Jimmy Buffett’s deadly skin cancer

Jimmy Buffett’s deadly skin cancer

Singer Jimmy Buffett was beloved by fans for his beachy tunes and laid-back energy. But after a four-year battle with Merkel cell carcinoma, Buffett passed away on September 1. If you’ve been listening to his songs while soaking up the sun, you may be concerned about your own risk. However, a dermatology expert advises not to panic.

Merkel cell carcinoma is 40 times rarer than melanoma, according to the Skin Cancer Foundation. There are 3,000 new cases diagnosed of the rare skin cancer each year while melanoma has over 97,000 cases each year.

“They both are troublesome if not detected early because their behaviors are to grow faster and spread into the lymphatic system, blood stream and other organs such as the brain, bones, lungs and liver,” explains Dr. Tiffany Rebella, a dermatologist and Mohs micrographic surgeon at Aurora Health Care.

So what are you looking for? The cancerous lesions typically appear red, blue, or flesh colored and can look similar to a pimple or bug bite initially. These spots are a cause for concern if you notice growth, a change in appearance, or bleeding.

Who’s at risk?

You might be at an increased risk if you spend a lot of time outdoors, have fair skin, are over 50 years old, male and/or are immunosuppressed. “Taking certain medications or having advanced HIV or chronic lymphocytic leukemia can inhibit the body’s surveillance of cancer thus making it more likely to grow faster or travel in the body to other sites,” says Dr. Rebella.

Are there treatments?

Traditional skin cancer treatments are typically advised including surgical removal, radiation and chemotherapy. “There are also newer medications called immunotherapies that use the patient’s own immune system to fight the cancer cells,” says Dr. Rebella. “These are routinely used in more extensive Merkel cell carcinoma diagnoses.”

How can you prevent it?

Just like other skin cancers, you can prevent Merkel cell carcinoma by avoiding long-term exposure to sunlight. “Although the feeling of sunshine can be wonderful and uplifting, we do need to be careful and can enjoy life outside with protective measures,” says Dr. Rebella.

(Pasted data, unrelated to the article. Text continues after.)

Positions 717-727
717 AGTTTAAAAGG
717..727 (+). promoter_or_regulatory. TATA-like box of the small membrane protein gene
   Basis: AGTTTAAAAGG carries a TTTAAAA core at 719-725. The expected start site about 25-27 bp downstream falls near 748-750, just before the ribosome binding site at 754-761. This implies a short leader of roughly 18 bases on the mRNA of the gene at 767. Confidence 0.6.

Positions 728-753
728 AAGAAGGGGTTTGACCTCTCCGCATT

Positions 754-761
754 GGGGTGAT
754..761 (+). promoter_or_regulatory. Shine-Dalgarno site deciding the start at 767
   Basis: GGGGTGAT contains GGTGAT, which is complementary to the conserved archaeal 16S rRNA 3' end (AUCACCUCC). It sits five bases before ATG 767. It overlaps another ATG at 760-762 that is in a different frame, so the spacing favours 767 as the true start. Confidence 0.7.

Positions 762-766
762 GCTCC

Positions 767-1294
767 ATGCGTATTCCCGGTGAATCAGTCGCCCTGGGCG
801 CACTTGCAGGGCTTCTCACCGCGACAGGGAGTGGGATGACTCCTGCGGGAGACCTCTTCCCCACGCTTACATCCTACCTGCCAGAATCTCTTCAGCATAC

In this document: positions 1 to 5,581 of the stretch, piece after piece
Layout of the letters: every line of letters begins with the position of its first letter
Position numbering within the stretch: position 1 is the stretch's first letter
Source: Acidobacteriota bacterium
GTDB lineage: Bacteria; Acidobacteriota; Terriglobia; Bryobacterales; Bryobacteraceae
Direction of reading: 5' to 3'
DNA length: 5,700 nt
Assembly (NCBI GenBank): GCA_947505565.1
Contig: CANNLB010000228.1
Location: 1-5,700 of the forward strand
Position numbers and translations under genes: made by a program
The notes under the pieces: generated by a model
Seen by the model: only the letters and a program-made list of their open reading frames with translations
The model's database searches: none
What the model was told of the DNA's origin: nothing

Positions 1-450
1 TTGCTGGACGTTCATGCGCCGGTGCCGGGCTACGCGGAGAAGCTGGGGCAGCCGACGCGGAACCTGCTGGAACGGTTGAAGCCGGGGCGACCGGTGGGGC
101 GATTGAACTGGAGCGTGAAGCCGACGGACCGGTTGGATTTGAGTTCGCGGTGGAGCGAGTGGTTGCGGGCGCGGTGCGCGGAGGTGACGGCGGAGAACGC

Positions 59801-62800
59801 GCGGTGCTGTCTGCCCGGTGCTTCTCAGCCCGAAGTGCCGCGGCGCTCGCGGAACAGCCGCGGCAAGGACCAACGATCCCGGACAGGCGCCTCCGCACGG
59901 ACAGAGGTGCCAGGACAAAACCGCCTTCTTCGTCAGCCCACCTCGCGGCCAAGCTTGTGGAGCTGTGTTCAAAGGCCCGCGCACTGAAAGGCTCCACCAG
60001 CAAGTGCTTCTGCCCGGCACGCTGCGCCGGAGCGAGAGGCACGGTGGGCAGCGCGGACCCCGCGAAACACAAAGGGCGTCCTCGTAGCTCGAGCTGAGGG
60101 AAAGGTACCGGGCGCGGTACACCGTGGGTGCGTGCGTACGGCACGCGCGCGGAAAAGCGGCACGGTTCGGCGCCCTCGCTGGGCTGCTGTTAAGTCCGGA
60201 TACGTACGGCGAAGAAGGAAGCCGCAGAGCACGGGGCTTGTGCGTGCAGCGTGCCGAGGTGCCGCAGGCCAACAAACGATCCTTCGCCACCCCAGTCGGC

The protective measures she recommends include:

  • Applying broad-spectrum sunscreen of SPF 30 or greater every 2 hours.
  • Making sure to apply sunscreen 20-30 minutes ahead of going outside.
  • Being liberal when applying sunscreen. The general rule of thumb is to apply a full ‘shot glass’ worth of sunscreen.
  • Letting your sunscreen soak in instead of rubbing it in.
  • Wearing sun protective clothing with an ultraviolet protection factor (UPF) number.
  • Wearing a 4-inch brimmed hat. A baseball cap or visor will only protect your forehead and scalp, leaving your neck, ears and lower face exposed.

Are you trying to find a dermatologist? Look here if you live in Illinois. Look here if you live in Wisconsin.

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About the Author

Anna Kohler
Anna Kohler

Anna Kohler, health enews contributor, is an external communications specialist for Advocate Health Care and Aurora Health Care. She received her bachelor's degree in public relations from Illinois State University and has worked in health care public relations and content marketing for over five years. In her free time, she enjoys working out, exploring new places with her friends and family, and keeping up with the latest social media trends.